Home Office pressured to reverse refugee ‘safe return’ policy

Safya Khan-Ruf - 27 04 17

Over 50 organisations have called on the Government to axe a recent refugee policy that creates “an environment of uncertainty, instability, and threat”.

The Home Office decided in March that refugees would take part in a ‘safe return review’ five years after being granted their status. The review is to ensure the refugees cannot safely return to their home country and must stay in the UK.

The organisations have sent an open letter to Amber Rudd, Home Secretary, calling the policy disruptive, expensive and inhumane.

Amber Rudd, Home Secretary. Courtesy of Number 10/Flickr

“This move is part of a worrying trend to weaken the concept of a refugee and to make the UK a ‘hostile environment’ for migrants,” the letter states.


Previously, those recognised as refugees in the UK were granted five years of refugee status or humanitarian protection, after which they could apply for permanent settlement – this was almost always granted.

Makhosi Sigabade, a refugee living in the UK, is worried about the changes.

“After being given a false sense of hope and stability I am being made to relive the nightmares of my past. I am now confronted with a possibility of going back to face the same persecution from which I fled. The system meant to protect people seeking sanctuary threatens to expose them to the dangers they flee.”

Courtesy of Moyan Brenn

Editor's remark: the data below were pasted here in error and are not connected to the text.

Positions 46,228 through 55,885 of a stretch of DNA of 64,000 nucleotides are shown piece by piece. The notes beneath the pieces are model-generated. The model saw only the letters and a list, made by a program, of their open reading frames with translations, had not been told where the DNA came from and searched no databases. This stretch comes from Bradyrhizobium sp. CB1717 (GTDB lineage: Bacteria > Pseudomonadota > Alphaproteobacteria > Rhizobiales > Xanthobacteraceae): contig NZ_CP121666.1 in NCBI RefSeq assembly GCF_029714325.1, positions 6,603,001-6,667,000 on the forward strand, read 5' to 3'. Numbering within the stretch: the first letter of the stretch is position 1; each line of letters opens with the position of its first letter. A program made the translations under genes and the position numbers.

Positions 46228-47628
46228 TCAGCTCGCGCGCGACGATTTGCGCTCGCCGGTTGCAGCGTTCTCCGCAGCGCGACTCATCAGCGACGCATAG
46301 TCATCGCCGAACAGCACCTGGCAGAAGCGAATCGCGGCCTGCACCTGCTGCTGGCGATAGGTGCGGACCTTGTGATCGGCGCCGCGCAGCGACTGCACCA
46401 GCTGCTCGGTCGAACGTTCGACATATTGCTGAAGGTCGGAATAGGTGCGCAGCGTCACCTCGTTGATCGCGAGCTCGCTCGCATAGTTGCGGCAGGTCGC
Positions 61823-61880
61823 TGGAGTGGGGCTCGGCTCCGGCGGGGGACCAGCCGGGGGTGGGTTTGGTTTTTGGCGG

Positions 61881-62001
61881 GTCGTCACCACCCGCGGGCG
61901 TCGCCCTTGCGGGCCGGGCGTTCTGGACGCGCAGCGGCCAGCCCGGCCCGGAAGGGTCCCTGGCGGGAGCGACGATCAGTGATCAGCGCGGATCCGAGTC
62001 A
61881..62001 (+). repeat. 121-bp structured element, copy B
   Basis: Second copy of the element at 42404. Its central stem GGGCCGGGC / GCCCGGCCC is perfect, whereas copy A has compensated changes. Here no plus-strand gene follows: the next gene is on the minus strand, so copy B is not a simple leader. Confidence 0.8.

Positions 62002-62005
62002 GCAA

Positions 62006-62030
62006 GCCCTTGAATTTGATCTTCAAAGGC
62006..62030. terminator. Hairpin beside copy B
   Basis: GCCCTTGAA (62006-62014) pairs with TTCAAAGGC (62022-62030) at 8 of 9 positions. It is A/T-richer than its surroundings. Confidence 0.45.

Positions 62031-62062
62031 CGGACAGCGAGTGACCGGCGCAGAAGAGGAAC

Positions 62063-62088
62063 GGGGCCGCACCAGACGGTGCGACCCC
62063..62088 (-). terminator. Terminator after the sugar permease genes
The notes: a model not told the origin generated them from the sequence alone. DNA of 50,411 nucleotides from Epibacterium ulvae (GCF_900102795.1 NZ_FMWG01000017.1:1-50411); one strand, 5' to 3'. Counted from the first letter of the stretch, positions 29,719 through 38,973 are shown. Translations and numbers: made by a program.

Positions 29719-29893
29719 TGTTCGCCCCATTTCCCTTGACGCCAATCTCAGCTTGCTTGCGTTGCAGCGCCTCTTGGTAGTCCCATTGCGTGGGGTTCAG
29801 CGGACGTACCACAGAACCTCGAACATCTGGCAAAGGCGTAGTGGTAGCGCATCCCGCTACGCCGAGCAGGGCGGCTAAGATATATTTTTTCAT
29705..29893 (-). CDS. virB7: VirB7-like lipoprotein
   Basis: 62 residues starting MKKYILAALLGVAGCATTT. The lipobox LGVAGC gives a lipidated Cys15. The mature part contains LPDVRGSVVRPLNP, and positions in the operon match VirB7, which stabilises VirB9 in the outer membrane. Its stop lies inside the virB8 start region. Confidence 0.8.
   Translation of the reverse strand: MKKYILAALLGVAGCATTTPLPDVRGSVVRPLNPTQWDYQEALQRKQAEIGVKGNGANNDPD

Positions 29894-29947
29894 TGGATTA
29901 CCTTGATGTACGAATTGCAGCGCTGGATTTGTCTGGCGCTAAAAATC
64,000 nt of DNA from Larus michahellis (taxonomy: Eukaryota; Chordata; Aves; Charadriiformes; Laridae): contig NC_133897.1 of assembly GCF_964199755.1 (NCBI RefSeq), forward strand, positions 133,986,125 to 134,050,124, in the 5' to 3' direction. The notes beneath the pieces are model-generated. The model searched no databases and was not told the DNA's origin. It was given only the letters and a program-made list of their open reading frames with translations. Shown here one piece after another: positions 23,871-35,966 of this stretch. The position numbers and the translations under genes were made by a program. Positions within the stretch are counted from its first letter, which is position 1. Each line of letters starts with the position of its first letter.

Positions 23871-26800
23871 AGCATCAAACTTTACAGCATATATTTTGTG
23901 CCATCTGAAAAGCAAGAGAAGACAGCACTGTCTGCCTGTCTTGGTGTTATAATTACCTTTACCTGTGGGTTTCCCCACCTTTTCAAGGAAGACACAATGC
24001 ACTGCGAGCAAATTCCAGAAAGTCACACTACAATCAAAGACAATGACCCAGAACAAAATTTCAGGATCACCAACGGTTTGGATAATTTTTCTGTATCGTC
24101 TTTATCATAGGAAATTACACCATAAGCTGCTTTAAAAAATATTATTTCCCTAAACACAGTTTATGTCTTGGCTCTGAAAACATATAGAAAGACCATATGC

The organisations write that the new policy extends a traumatic period for refugees, has a detrimental impact on integration and social cohesion, has significant financial costs to administer the additional layer of applications, and that no real benefits to outweigh the costs have been explained.

“What incentive do new members of our community have to become part of the place they live, to invest in it, to call it home, if they may have to leave again?” the letter states.

Organisations that have signed the letter include Right to Remain, Displaced People in Action, Black Lives Matter UK, the Scottish Refugee Council, Against Borders for Children and Calais Action.

The Home Office has declined to comment under the “purdah” rules which limit government activity before elections and referendum.

The All-Party Parliamentary Group on Refugees published a report earlier this week showing thousands of refugees find themselves hungry and homeless due to inequalities in the UK refugee system.


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